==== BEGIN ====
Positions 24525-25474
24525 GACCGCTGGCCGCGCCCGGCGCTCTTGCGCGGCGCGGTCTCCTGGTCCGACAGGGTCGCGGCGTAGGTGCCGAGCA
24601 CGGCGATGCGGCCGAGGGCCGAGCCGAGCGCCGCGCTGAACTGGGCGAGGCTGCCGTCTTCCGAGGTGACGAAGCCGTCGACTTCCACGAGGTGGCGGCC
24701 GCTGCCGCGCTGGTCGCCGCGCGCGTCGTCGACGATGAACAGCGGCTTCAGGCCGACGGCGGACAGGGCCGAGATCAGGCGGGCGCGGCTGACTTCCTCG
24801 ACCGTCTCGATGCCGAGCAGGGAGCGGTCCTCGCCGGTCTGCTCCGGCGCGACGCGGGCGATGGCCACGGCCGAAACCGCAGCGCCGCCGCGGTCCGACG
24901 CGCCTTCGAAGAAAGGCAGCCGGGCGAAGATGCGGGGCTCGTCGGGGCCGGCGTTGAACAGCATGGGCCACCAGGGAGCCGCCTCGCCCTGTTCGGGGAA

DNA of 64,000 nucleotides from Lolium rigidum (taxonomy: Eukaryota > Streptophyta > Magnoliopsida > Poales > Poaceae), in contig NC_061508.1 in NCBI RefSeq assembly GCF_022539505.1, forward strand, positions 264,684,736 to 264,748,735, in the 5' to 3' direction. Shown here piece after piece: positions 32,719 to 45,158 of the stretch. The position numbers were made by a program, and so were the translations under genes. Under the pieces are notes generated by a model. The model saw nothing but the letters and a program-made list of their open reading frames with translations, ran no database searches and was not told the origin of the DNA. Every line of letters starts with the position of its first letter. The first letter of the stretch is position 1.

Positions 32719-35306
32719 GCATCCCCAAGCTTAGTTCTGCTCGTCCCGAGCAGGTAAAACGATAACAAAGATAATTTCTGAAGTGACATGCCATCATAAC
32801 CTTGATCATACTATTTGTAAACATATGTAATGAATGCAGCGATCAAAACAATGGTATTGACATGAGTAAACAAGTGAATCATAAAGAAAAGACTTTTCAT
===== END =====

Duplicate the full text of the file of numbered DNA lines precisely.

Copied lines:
Positions 24525-25474
24525 GACCGCTGGCCGCGCCCGGCGCTCTTGCGCGGCGCGGTCTCCTGGTCCGACAGGGTCGCGGCGTAGGTGCCGAGCA
24601 CGGCGATGCGGCCGAGGGCCGAGCCGAGCGCCGCGCTGAACTGGGCGAGGCTGCCGTCTTCCGAGGTGACGAAGCCGTCGACTTCCACGAGGTGGCGGCC
24701 GCTGCCGCGCTGGTCGCCGCGCGCGTCGTCGACGATGAACAGCGGCTTCAGGCCGACGGCGGACAGGGCCGAGATCAGGCGGGCGCGGCTGACTTCCTCG
24801 ACCGTCTCGATGCCGAGCAGGGAGCGGTCCTCGCCGGTCTGCTCCGGCGCGACGCGGGCGATGGCCACGGCCGAAACCGCAGCGCCGCCGCGGTCCGACG
24901 CGCCTTCGAAGAAAGGCAGCCGGGCGAAGATGCGGGGCTCGTCGGGGCCGGCGTTGAACAGCATGGGCCACCAGGGAGCCGCCTCGCCCTGTTCGGGGAA

DNA of 64,000 nucleotides from Lolium rigidum (taxonomy: Eukaryota > Streptophyta > Magnoliopsida > Poales > Poaceae), in contig NC_061508.1 in NCBI RefSeq assembly GCF_022539505.1, forward strand, positions 264,684,736 to 264,748,735, in the 5' to 3' direction. Shown here piece after piece: positions 32,719 to 45,158 of the stretch. The position numbers were made by a program, and so were the translations under genes. Under the pieces are notes generated by a model. The model saw nothing but the letters and a program-made list of their open reading frames with translations, ran no database searches and was not told the origin of the DNA. Every line of letters starts with the position of its first letter. The first letter of the stretch is position 1.

Positions 32719-35306
32719 GCATCCCCAAGCTTAGTTCTGCTCGTCCCGAGCAGGTAAAACGATAACAAAGATAATTTCTGAAGTGACATGCCATCATAAC
32801 CTTGATCATACTATTTGTAAACATATGTAATGAATGCAGCGATCAAAACAATGGTATTGACATGAGTAAACAAGTGAATCATAAAGAAAAGACTTTTCAT